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Punctuation Punctuation

Notes over Comma Usage

 

§  Use commas to separate items in a series.

Examples:

 

o   The Lady Braves are talented, respected, and special.

o   The Braves raced down the court, defended their goal, and made every basket.

 

§  Use a comma to separate the independent clauses of a compound sentence if the clauses are joined by a coordinating conjunction – for, and, nor, but, or, yet, so

Examples:

 

o   Bobby hit the ball into left field and raced to first base.

o   (No comma is needed because there’s not two complete sentences.)

 

o   Bobby hit the ball into left field, and then he raced to first base.

o   (A comma is needed because there’s two complete sentences.)

 

§  Use a comma after some introductory elements.

 

o   Interjections that are not expressing strong emotion

            Example: Well, I think we’ll have tacos for dinner tonight.

 

o   Prepositional phrases of four or more words OR two or more introductory prepositional phrases OR a prepositional phrase giving time or place.

            Example: After the homecoming pep rally, we all went to Pizza Hut.

            Example: In the beginning of the movie, Sally did not like Harry.

            Example: In 1954, a gallon of gasoline cost 22 cents!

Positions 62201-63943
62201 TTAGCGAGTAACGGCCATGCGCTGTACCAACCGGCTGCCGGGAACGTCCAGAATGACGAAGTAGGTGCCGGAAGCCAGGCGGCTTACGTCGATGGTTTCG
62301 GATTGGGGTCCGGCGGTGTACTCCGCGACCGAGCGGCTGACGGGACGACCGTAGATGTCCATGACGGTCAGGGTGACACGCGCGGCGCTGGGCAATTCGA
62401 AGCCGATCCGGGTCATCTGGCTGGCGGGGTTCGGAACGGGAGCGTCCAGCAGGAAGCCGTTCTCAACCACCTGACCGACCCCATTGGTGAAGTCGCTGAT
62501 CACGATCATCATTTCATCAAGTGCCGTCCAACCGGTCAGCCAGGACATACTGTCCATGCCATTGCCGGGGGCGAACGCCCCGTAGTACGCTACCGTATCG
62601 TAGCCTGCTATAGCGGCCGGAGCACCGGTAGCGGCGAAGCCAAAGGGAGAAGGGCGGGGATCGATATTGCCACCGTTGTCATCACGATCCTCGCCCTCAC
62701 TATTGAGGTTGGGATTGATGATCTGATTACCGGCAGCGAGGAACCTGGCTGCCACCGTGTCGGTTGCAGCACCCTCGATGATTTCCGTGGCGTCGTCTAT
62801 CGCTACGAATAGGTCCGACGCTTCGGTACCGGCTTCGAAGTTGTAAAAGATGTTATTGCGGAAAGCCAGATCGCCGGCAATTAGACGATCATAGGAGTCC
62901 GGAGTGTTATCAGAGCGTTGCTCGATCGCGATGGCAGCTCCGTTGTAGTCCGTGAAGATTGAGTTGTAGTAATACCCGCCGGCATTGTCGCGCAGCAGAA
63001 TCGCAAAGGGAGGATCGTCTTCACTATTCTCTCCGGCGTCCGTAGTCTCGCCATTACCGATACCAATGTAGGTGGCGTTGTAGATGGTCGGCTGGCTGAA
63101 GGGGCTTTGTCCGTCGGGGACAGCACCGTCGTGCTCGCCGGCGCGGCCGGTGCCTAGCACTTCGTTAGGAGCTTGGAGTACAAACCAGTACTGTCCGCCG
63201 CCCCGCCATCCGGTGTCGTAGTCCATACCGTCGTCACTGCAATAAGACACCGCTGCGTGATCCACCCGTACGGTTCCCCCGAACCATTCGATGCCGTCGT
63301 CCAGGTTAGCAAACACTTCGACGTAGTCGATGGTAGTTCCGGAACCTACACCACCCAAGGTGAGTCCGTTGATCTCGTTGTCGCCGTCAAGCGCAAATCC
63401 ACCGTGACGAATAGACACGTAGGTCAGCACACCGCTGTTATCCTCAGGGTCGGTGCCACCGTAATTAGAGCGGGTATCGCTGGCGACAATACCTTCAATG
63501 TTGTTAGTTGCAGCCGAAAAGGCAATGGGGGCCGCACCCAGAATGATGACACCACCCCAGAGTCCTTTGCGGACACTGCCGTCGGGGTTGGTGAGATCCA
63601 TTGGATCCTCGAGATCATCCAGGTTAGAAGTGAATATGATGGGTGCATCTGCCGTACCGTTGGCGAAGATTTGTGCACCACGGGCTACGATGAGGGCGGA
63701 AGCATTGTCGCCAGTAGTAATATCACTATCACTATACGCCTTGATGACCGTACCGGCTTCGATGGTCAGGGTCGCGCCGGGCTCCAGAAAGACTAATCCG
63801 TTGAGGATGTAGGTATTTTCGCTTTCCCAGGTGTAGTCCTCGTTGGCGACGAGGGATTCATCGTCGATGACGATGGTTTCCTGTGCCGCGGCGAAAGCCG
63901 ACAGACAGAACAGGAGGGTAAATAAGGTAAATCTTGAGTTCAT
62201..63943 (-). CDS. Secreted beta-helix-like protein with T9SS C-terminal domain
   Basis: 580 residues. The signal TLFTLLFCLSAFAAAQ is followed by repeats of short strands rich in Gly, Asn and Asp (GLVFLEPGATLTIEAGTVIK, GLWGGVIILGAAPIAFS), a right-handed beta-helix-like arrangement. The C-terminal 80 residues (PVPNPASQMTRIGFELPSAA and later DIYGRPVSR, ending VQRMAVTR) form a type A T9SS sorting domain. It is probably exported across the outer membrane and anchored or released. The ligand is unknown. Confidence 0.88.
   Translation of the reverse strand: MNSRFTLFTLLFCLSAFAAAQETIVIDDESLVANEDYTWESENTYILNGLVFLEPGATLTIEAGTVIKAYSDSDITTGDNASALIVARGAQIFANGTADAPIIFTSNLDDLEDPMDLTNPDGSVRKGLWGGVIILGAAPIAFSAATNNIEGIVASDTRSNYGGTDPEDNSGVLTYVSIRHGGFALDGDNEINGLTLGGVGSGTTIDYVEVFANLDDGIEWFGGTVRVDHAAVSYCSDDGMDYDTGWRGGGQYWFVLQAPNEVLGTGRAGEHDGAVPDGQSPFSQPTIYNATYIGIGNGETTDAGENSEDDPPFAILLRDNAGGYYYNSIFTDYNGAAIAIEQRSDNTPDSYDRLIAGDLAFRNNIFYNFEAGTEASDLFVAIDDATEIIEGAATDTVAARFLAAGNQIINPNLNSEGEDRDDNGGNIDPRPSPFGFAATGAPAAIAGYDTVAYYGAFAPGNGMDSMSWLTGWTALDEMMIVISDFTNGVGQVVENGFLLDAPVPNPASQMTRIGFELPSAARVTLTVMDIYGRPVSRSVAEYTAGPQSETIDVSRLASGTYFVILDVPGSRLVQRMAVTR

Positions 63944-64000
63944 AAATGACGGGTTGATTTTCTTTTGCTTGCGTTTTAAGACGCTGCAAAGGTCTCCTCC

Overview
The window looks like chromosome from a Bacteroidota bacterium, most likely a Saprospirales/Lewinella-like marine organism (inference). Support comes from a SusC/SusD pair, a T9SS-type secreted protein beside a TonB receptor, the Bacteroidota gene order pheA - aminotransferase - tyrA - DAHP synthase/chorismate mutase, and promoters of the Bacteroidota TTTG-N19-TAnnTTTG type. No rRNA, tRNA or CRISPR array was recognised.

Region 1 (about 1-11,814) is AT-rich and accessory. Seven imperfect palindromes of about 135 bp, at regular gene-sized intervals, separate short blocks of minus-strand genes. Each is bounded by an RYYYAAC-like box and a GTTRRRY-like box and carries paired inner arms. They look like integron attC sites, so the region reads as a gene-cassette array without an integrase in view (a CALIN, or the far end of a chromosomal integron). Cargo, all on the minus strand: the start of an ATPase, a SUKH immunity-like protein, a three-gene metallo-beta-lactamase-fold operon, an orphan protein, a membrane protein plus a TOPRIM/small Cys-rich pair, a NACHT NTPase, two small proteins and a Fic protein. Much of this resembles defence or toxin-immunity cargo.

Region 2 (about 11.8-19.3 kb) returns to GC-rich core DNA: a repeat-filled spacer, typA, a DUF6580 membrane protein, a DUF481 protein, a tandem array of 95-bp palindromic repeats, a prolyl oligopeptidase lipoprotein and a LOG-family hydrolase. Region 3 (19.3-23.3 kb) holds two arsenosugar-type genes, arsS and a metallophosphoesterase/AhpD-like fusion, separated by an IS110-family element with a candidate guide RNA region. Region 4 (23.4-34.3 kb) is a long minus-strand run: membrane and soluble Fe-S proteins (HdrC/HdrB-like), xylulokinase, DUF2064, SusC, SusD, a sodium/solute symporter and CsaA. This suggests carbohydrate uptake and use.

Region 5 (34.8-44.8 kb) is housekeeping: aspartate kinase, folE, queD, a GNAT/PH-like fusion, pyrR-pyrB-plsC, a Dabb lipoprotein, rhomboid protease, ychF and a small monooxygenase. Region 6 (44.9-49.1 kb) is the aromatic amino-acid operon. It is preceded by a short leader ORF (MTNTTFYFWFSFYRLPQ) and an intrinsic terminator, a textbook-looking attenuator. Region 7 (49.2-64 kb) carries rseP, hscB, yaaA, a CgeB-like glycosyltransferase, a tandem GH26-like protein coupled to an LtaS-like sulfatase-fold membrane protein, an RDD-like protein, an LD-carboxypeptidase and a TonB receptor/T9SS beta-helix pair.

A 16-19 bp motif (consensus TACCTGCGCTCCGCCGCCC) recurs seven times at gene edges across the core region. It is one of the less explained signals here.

o   Participial phrase at the beginning of a sentence

            Example: Sitting in the sun by the pond, the toad lazily caught insects.

 

o   An adverb clause at the beginning of a sentence

            Example: Because you are so smart, you should do well on your test.

 

§  Use commas to separate elements in dates and addresses.

 

o   Examples:

 

§  On December 25, 1777, Captain Cook landed on Christmas Island.

§  Write to the McCord Company, 357 Jefferson Street, Springfield, Ilinois 62703, for more information

 

§  Use commas to set off parenthetical expressions

 

o   Common parenthetical expressions: after all, at any rate, by the way, consequently, however, for example, for instance, generally speaking, I believe (guess, hope, know), in fact, in my opinion, of course, on the contrary, on the other hand, moreover, nevertheless, to tell the truth (NOTE: Generally avoid using parenthetical expressions in your writing but if you DO use them, please use commas to separate them from the rest of your sentence.)